While each single collision is coherent and thus amenable to quantum control^{15}, coupling of the engine to the large number of bath modes in elastic collisions destroys the coherence between the engine’s quasispin levels. Heat is thus associated with changes of occupation probabilities, 〈Q〉 = ∑_{n}E_{n}Δp_{n}, whereas work corresponds to changes of energy levels, 〈W〉 = ∑_{n}p_{n}ΔE_{n}^{13}. In our system, we concretely have \(\langle {Q}_{\text{H}}\rangle ={\sum }_{n}n\left({p}_{n}^{\,\text{B}}{p}_{n}^{\text{A}\,}\right)\lambda {B}_{1}\) for heating and \(\langle {Q}_{\text{C}}\rangle ={\sum }_{n}n\left({p}_{n}^{\,\text{D}}{p}_{n}^{\text{C}\,}\right)\lambda {B}_{2}\) for cooling. On the other hand, the respective work contributions for expansion and compression are given by \(\langle {W}_{\text{BC}}\rangle ={\sum }_{n}n{p}_{n}^{\,\text{B}\,}\lambda ({B}_{2}{B}_{1})\) and \(\langle {W}_{\text{DA}}\rangle ={\sum }_{n}n{p}_{n}^{\,\text{D}\,}\lambda ({B}_{1}{B}_{2})\). In order to evaluate these average quantities, we determine the magnetic fields B_{1} and B_{2} with the help of Rb microwave spectroscopy (Methods). We further detect the Zeeman populations \({p}_{n}^{i}\) of single Cs atoms at arbitrary times by position resolved fluorescence measurements combined with Zeemanstateselective operations (Fig. 1a inset)^{21}. From each individual measurement, we can determine quantized spin transitions for each single atom. This allows us to monitor the resulting quantized heat exchange between engine and environment with a resolution of single quanta at each time. From a series of such measurements, we can further construct the average evolution of the quasispin populations (Fig. 2a, b): the progressive transfer from low (high) energy states to high (low) energy states during heating (cooling) as a function of time is clearly seen (green dots). From the measured heat counting statistics, we compute average (blue and red dots) and variance of heat exchange. We will use these quantities to examine the power output of the quantum machine and its fluctuations.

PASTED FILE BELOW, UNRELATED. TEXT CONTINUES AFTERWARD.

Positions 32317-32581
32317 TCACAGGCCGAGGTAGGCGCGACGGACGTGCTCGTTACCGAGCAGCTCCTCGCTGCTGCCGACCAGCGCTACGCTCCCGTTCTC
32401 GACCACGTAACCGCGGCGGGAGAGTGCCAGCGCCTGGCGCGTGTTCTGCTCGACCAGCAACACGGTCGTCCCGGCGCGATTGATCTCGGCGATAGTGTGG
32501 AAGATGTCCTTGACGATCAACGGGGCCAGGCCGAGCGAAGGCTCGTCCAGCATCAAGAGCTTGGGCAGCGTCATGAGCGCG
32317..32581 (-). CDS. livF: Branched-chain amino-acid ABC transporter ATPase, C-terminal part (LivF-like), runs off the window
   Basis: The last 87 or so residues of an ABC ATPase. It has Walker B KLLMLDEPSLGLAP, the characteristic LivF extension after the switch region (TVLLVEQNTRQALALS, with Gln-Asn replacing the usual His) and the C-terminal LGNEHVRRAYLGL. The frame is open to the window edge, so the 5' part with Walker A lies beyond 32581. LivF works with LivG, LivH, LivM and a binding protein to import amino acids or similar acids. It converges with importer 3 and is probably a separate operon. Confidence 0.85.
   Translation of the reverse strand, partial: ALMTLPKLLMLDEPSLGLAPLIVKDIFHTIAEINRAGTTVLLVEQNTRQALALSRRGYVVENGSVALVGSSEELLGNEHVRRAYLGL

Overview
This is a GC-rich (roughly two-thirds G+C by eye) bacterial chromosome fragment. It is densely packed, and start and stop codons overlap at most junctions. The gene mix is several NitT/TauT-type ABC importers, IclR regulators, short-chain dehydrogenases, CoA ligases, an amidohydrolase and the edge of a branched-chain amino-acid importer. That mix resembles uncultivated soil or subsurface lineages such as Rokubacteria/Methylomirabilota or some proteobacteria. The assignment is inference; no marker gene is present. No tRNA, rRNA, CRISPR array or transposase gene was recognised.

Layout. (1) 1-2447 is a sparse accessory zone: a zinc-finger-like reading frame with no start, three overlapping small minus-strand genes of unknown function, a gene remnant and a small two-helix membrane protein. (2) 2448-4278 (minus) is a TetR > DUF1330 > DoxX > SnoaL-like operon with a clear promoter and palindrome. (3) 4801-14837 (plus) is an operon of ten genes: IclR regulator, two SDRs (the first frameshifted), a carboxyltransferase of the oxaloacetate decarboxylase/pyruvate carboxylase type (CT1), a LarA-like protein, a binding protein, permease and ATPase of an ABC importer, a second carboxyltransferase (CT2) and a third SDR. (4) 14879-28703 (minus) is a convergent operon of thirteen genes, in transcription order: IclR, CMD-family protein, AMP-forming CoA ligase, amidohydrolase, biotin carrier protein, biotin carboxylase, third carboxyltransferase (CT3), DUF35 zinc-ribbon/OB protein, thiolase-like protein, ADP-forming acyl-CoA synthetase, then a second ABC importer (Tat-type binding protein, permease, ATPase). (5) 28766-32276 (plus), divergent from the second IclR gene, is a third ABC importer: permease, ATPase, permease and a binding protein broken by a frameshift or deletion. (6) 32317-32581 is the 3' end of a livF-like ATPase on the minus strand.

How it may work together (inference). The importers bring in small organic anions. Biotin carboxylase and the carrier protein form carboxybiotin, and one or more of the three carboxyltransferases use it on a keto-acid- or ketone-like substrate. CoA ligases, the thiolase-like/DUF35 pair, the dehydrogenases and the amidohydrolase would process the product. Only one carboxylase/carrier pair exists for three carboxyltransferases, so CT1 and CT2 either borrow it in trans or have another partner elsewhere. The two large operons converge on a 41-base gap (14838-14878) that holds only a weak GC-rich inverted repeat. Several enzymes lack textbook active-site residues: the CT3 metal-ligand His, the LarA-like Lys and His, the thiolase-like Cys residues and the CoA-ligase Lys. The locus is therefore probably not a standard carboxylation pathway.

Performance of the quantum heat engine
We first characterize the performance of the quantum Otto engine by evaluating its efficiency given by^{13},
where 〈Q_{H}〉 − ∣〈Q_{C}〉∣ is the total work produced by the machine, 〈Q_{L}〉 the energy dissipated during the total heat exchange in one cycle, and 〈Q_{H}〉 + 〈Q_{L}〉 the heat emitted by the highenergy bath (Fig. 1d). Indeed, due to the different atomic Landé factors for Rb \(({g}_{F}^{\,\text{Rb}\,}=1/4)\) and Cs \(({g}_{F}^{\,\text{Cs}\,}=1/2)\), only half (\(\gamma ={g}_{F}^{\,\text{Cs}}/{g}_{F}^{\text{Rb}\,}=1/2\)) of the energy change of a bath atom is effectively exchanged with the heat engine during an inelastic spinexchange collision^{21}. As a result, the heat emitted (absorbed) by the bath differs from the energy portions absorbed 〈Q_{H}〉 (emitted 〈Q_{C}〉) by the machine. We macroscopically account for the remaining lost energy, which is irreversibly transferred to the kinetic energy of Rb during an average of ten elastic collisions, by a heat leak^{22} equal to \(\langle {Q}_{\text{L}}\rangle ={\sum }_{n}n\left({p}_{n}^{B}{p}_{n}^{A}\right)\kappa (1\gamma )({B}_{1}{B}_{2})\) with γ = λ/κ the ratio of the Landé factors (Methods). We then obtain,
Its maximum value η_{max}, reached in the absence of irreversible losses (γ = 1), is determined by the ratio of the two magnetic fields. We evaluate the efficiency (2) using experimental data for different cycle durations, τ_{cycle} = τ_{H} + τ_{C} + 2τ, by varying the heating and cooling times and evaluating the average heats 〈Q_{H}〉 and 〈Q_{C}〉 (Fig. 3a). We find a constant value, i.e., independent of the number of spinexchange collisions, of η = 0.478 ± 0.002. We emphasize that the internal efficiency of the quantum Otto engine, η_{int} = 1 − ∣〈Q_{C}〉∣/〈Q_{H}〉 = 0.917 ± 0.009 (Methods C) is close to the maximal value η_{max} = 0.908. We may, therefore, conclude that irreversible losses mainly occur during heat transfer, while the engine itself runs reversibly. The quantum heat engine is hence endoreversible. We further note that, since heat losses are determined by the value of the Landé factors, they can in principle be reduced by choosing different atomic species.